By Carol McCracken (Post # 2,286)
Prominent Eastern Promenade developer Crandall Toothaker lives a good life on Munjoy Hill. He lives in one of the larger homes on the Hill with a generous view of Casco Bay in his front yard He’s actively involved in the preservation of Ft. Allen Park and the surrounding park. He’s also known as an excellent landlord to his thousands of grateful tenants. Toothaker frequents many restaurants and eateries on the Hill – all good stuff for sure. He has a ‘squeaky clean’ image which he cultivates as carefully as his Eastern Promenade garden. To date, Toothaker has restored more than 100 buildings, including the one he lives in, although he won’t say how many more.
In February, Toothaker bought five (5) rental buildings on Wilmot Street – just several miles away in a neglected area of Portland. Nothing like Toothaker’s neighborhood. He told tenants that he intends to convert the buildings into condominiums and a townhouse for “high-society people.” Toothaker even described in detail to a tenant the floorplan for the townhouse; where the kitchen will be located, etc.
Two of the buildings were condemned just before Toothaker purchased them earlier this year. Tenants were forced out. Other tenants in the other buildings were given 30 days to vacate their apartments by Toothaker and offered incentives if they could meet that 30 day deadline. If not, those incentives were withdrawn. One guesstimate is that over a period of four months, about eighty tenants were and will be forced from their apartments. Despite efforts to relocate, some tenants simply could not find places. No surprise there.
Rather,Toothaker has sent an eviction notice to a senior woman on disability. Toothaker planned to bring in his rehab crew, but because one tenant did not move out within his 30 day deadline, he had to send his crew to another workplace. Toothaker told the tenant he was standing in the way of his restoration work by not moving out within the 30 day period. City ordinances require that developers converting to condominiums give 120 days notice to vacate to renters. A condo developer is supposed to help tenants find other housing and give them financial assistance on that displacement process; None of which Toothaker has done. It’s business as usual. But it shouldn’t be. This is not uncommon on how developers converting rental buildings into condos operate.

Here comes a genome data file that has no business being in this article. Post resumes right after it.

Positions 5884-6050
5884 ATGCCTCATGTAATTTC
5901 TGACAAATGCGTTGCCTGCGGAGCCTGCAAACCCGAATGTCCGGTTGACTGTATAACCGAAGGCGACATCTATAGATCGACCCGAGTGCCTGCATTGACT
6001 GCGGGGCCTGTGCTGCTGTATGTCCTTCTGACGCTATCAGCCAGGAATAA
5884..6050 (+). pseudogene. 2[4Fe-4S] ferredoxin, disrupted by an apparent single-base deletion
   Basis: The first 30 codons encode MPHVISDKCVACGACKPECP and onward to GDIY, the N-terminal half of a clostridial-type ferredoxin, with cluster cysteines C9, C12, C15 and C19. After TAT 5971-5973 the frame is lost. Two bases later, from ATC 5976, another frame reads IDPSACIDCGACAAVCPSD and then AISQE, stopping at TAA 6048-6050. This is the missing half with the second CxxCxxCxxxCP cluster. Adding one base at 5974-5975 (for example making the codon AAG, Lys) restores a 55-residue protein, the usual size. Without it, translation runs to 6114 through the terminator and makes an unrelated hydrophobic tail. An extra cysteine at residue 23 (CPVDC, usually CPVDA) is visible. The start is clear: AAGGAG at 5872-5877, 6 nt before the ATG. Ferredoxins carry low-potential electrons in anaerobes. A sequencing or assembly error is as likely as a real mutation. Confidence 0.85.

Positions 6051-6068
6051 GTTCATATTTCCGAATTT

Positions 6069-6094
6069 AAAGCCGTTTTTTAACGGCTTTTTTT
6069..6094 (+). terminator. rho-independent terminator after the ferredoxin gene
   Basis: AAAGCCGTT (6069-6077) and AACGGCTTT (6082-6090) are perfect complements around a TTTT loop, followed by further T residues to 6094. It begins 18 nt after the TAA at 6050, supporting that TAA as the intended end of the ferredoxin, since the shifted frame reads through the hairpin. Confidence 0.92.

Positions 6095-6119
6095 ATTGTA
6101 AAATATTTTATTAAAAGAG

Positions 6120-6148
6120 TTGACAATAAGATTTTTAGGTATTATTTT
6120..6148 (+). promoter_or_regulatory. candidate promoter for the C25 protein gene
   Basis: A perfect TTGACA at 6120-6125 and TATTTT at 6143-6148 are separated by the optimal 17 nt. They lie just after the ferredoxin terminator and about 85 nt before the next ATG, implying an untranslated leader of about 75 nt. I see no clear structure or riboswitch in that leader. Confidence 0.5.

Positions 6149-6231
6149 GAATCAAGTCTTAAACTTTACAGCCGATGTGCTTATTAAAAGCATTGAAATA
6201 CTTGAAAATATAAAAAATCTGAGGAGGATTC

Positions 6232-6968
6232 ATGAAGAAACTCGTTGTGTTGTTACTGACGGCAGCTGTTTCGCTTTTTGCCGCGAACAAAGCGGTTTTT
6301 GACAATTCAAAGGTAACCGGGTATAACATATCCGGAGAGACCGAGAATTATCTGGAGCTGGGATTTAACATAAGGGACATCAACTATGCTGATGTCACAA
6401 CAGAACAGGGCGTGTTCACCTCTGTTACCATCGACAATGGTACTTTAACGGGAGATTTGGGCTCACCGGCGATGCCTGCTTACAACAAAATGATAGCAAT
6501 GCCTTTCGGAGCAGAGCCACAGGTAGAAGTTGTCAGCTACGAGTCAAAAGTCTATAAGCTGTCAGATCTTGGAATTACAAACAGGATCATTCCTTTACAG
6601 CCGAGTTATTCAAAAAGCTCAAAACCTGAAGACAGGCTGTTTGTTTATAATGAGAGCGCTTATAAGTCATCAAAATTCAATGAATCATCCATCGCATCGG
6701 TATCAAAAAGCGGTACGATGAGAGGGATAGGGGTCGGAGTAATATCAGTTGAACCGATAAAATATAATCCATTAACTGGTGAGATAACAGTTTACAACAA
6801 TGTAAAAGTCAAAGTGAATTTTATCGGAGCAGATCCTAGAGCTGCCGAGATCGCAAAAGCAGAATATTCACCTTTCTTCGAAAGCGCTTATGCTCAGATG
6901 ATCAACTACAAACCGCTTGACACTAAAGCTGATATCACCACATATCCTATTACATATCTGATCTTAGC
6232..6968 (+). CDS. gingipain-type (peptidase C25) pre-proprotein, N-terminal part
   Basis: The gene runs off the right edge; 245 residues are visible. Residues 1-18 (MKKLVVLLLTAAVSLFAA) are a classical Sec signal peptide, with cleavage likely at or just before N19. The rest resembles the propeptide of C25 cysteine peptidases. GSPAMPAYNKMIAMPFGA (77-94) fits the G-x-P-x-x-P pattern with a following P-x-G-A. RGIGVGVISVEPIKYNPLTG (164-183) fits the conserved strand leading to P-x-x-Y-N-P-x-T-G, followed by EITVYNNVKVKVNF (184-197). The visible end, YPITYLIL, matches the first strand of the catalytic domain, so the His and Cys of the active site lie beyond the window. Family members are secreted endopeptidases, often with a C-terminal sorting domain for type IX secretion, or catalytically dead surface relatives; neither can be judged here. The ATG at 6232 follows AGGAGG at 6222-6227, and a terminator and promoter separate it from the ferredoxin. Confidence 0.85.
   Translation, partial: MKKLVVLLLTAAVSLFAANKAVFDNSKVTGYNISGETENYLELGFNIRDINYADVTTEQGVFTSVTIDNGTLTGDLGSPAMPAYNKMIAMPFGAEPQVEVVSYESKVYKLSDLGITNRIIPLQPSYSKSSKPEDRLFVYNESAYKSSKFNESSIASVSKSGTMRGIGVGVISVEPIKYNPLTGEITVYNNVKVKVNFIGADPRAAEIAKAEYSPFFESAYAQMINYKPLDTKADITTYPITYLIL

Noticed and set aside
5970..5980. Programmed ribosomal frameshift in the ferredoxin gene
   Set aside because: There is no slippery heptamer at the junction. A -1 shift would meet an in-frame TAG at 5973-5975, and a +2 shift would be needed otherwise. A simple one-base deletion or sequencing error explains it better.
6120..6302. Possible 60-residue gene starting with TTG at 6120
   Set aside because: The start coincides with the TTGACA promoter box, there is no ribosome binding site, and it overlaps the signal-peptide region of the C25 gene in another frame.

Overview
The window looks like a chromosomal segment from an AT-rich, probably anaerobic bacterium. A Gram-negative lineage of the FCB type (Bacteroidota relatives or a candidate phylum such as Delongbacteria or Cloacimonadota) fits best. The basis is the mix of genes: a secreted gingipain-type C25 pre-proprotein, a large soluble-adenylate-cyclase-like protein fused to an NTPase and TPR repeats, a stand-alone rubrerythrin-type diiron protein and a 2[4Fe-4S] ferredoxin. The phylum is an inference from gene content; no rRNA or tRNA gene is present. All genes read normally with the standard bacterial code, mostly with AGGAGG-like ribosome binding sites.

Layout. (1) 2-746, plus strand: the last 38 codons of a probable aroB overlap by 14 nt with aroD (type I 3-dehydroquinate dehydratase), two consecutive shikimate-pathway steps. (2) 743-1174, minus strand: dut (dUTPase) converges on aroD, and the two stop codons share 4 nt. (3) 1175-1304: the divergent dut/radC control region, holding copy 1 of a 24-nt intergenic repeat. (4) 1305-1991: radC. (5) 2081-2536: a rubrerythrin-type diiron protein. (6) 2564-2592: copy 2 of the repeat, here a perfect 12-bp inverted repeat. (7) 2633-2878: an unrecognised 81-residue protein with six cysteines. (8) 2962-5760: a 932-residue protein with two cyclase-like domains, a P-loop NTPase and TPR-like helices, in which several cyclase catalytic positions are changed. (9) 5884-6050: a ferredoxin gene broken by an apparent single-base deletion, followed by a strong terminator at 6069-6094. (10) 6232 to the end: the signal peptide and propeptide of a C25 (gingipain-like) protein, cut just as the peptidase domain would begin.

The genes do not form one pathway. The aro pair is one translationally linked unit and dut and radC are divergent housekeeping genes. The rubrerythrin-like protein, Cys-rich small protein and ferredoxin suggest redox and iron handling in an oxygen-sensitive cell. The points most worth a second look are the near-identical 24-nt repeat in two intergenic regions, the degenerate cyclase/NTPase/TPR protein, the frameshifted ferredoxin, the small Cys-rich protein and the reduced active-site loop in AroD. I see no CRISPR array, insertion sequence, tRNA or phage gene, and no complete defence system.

Uncharacteristically reticent despite several emails and a telephone call at his request, Toothaker has not offered much in a defense of his actions – saying only he won’t discuss the details and only that the 5 buildings need to be restored so he can bring them up to code. When asked whether or not he intended to convert them into high-end condos and a townhouse he did not answer. Toothaker also emailed mhn.com that it needed to have “ALL” the facts; something he was given ample opportunity to provide.
The truth is, however, that despite reports of widespread gentrification in Portland, city officials have ignored the housing crises. There are measures that could be taken to stem the conversion of rental buildings into high-end condominiums. And to assist low-income people with disabilities in relocating. Renters forced from their apartments under any circumstances when the rental availability rate is so low, (less than 1%) should be given more than 30 days to relocate. The City has been so preoccupied with encouraging new construction by focusing on zoning changes ad nauseam to accommodate builders, that it forgot the working class people in Portland.
With the Portland rental vacancy rate so low as it famously is now, developers should not be permitted to convert rental buildings to condominiums. All tenants (in good standing) displaced by condominium conversion should be provided a generous financial package to assist in moving expenses by the developer and allowed at least 120 days to relocate when the vacancy rate is so low should be the standard. The foregoing are some of the steps that could have been taken to ease gentrification. However, much of the damage to the supply of rental stock has already happened. Too little too late – intentionally? Some tenants feel betrayed by their own home town. No wonder.
Toothaker was appointed to the City’s Fire & Safety Task Force as a landlord representative in response to the fatal Noyes Street fire last November 1, 2014. No tenants were appointed to the Task Force.
Crandall Toothaker lives a good life on the Eastern Promenade. What’s wrong with this picture?
mhn.com reached out to Mayor Michael Brennan, Nick Mavodones and David Brenerman, (the latter two members of the Housing Committee for comment on what the city is doing to alleviate the situation). Only Brenerman of the three returned the email, indicating interest in the subject. Chair of the Housing Committee Kevin Donoghue did respond as well. He said that he was concerned about the lack of rental housing and it’s conversion to more expensive housing.